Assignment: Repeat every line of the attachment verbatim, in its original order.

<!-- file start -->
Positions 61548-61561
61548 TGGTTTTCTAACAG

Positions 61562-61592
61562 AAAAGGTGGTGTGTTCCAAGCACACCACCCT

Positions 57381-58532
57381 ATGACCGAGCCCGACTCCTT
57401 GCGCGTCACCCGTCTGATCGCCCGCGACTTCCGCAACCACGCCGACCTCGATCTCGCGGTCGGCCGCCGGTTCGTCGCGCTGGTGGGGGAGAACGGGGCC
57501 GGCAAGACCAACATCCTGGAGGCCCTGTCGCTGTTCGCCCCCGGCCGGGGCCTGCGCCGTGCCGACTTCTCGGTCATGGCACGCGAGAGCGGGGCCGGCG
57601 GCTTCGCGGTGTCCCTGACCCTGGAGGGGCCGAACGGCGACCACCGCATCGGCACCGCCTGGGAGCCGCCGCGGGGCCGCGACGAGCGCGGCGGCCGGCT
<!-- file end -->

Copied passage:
Positions 61548-61561
61548 TGGTTTTCTAACAG

Positions 61562-61592
61562 AAAAGGTGGTGTGTTCCAAGCACACCACCCT

Positions 57381-58532
57381 ATGACCGAGCCCGACTCCTT
57401 GCGCGTCACCCGTCTGATCGCCCGCGACTTCCGCAACCACGCCGACCTCGATCTCGCGGTCGGCCGCCGGTTCGTCGCGCTGGTGGGGGAGAACGGGGCC
57501 GGCAAGACCAACATCCTGGAGGCCCTGTCGCTGTTCGCCCCCGGCCGGGGCCTGCGCCGTGCCGACTTCTCGGTCATGGCACGCGAGAGCGGGGCCGGCG
57601 GCTTCGCGGTGTCCCTGACCCTGGAGGGGCCGAACGGCGACCACCGCATCGGCACCGCCTGGGAGCCGCCGCGGGGCCGCGACGAGCGCGGCGGCCGGCT